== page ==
Yesterday, the Supreme Court allowed an appeal against the decision of the Court of Appeal (14 October 2011) which, in certain circumstances in an insolvency situation, would have accorded “super priority” to a financial support direction made by the Pensions Regulator.
Referring to it as “the sensible and fair answer”, the Supreme Court held that liability arising under a financial support direction made after an insolvency event has occurred will rank pari passu (i.e. equally) with other unsecured creditors (rather than constituting an expense of administration as the Court of Appeal had previously held).
This is because, even where a financial support direction is made after the insolvency event, the liability should properly be considered as having arisen “by reason of any obligation incurred before” the insolvency event.
Background: Protections for a Pension Scheme’s Funding Position on Insolvency
Prior to the Pensions Act 2004, the key statutory protection that trustees could look to on the insolvency of a sponsoring employer was Section 75 of the Pensions Act 1995 (Section 75).
Section 75 is designed to provide protection for members of a defined benefit pension scheme when the sponsoring employer(s) of that pension scheme suffers insolvency. Section 75 does this by giving the trustees of such a pension scheme a statutory claim for the cost of securing the benefits promised by the pension scheme. That claim is against the entity that employed the members under the pension scheme.
However, despite Section 75 being the key “last resort” protection for pension scheme benefits (and in the absence of any other security negotiated by the trustees), the statutory claim only gives trustees ranking as an unsecured creditor of the insolvent employer.
Trustees of such pension schemes were given added protection for the benefits of their members when the Pensions Act 2004 created the Pensions Regulator and gave him powers to issue financial support directions (FSDs) and contribution notices (CNs). This gave trustees comfort that the Pensions Regulator could, through issuing an FSD or a CN, give them access to the financial resources of entities other than just the employers under the pension scheme. This power was designed primarily to be used against companies in the same group where assets of the group were held away from the sponsoring employer company and out of reach of the trustees of pension schemes.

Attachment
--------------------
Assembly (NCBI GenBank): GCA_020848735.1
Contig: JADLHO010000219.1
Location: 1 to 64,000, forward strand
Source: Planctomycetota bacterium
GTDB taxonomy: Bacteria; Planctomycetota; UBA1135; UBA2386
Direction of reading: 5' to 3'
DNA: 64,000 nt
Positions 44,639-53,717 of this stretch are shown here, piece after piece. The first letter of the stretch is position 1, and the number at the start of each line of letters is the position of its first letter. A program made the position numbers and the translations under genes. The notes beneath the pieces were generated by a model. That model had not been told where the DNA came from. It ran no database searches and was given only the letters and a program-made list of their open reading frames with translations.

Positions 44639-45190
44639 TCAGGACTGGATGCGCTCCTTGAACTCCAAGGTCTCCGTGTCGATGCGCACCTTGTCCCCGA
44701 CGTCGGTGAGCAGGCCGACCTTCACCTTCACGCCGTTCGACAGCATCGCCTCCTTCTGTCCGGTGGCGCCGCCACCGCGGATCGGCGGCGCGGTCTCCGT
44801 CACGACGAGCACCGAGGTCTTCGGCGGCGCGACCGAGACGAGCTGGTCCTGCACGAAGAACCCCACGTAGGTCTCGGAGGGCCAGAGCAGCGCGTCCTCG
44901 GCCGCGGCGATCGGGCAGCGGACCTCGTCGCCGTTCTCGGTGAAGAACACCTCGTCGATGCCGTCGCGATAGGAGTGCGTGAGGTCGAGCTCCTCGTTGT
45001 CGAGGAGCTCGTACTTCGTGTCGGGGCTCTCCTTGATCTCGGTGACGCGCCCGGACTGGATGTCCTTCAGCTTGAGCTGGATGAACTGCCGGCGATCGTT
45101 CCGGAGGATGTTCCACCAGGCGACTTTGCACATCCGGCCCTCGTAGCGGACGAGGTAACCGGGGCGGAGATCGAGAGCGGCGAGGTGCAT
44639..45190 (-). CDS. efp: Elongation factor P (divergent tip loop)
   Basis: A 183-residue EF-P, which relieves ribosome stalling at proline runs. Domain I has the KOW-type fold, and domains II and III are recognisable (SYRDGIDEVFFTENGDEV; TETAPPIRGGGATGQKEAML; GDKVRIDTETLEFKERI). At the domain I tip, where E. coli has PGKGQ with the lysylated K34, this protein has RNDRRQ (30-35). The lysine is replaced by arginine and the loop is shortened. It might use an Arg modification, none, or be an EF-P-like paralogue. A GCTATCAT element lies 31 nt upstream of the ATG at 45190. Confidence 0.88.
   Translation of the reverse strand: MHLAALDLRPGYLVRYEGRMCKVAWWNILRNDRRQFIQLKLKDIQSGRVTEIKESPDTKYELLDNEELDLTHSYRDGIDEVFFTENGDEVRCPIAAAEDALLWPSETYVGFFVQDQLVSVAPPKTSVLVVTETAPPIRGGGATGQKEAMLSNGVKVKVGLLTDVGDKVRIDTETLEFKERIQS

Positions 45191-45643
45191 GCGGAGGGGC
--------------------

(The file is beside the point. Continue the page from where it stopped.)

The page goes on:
High Court and Court of Appeal Judgments
Recent case law, sparked by the high-profile collapses of the Nortel and Lehman groups of companies, had expanded the effect of these powers even further when the Court of Appeal confirmed that liability for an FSD issued after insolvency ranked as an expense of insolvency.
This interpretation was widely viewed as not representing the intention behind the legislation. Nonetheless, this was the only way that the judges involved felt they could interpret the law (even if their comments suggested that they did so reluctantly).
On the basis of the High Court’s and the Court of Appeal’s interpretation, the additional powers introduced under the Pensions Act 2004 therefore not only gave trustees access to a wider group of companies for funding (as was previously known), but also, unexpectedly, could give any such liability a higher ranking position on insolvency than a Section 75 claim.
Yesterday's Supreme Court Judgment
The Supreme Court unanimously allowed the appeal against the judgment of the Court of Appeal and held that liability arising under an FSD made after an insolvency event has occurred will rank pari passu (i.e., equally) with other unsecured creditors.